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J Am Chem Soc. 2006 Oct 4;128(39):12810-6.

Sum frequency generation vibrational spectroscopic and high-pressure scanning tunneling microscopic studies of benzene hydrogenation on Pt(111).

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Department of Chemistry, University of California, Berkeley, CA 94720, USA.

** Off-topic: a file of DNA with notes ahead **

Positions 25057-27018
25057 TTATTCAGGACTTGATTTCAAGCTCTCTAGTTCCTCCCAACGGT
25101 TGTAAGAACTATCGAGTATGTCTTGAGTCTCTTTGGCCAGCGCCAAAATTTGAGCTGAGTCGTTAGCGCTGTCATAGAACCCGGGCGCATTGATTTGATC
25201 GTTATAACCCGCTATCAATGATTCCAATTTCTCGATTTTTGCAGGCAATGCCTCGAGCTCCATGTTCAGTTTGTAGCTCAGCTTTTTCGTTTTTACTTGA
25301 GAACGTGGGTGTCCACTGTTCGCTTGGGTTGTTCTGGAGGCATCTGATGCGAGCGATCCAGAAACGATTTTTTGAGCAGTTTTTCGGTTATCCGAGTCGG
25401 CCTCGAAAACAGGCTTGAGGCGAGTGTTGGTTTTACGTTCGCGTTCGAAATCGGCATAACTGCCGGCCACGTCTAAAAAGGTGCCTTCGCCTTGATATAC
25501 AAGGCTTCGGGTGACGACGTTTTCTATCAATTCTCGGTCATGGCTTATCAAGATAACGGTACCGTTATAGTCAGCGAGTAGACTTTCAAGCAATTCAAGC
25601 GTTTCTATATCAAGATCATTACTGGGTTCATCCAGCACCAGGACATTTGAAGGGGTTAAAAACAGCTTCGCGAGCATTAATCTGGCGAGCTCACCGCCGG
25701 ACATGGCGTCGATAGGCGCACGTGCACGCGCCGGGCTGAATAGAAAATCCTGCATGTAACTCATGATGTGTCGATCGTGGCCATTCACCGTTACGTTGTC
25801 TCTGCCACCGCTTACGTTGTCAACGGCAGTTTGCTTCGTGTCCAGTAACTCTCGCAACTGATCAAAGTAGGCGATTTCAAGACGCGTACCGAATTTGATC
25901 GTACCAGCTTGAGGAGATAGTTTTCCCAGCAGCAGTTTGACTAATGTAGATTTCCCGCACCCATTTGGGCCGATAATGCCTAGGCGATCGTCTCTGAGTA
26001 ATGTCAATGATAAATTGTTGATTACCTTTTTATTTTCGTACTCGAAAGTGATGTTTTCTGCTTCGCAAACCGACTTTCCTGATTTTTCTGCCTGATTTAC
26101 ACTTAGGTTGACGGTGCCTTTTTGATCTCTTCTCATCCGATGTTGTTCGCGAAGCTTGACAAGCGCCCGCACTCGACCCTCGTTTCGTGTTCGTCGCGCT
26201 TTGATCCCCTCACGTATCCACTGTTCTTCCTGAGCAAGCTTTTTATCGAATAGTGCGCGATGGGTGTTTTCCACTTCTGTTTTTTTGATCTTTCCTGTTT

Sum frequency generation (SFG) vibrational spectroscopy and high-pressure scanning tunneling microscopy (HP-STM) have been used in combination for the first time to study a catalytic reaction. These techniques have been able to identify surface intermediates in situ during benzene hydrogenation on a Pt(111) single-crystal surface at Torr pressures. In a background of 10 Torr of benzene, STM is able to image small ordered regions corresponding to the c(2 radical3 x 3)rect structure in which each molecule is chemisorbed at a bridge site. In addition, individual benzene molecules are also observed between the ordered regions. These individual molecules are assumed to be physisorbed benzene on the basis of the SFG results showing both chemisorbed and physisorbed molecules. The surface becomes too mobile to image upon addition of hydrogen but is determined to have physisorbed and chemisorbed benzene present by SFG. It was spectroscopically determined that heating the platinum surface after poisoning with CO displaces benzene molecules. The high-coverage pure CO structure of (radical19 x radical19)R23.4 degrees imaged with STM is a verification of spectroscopic measurements.

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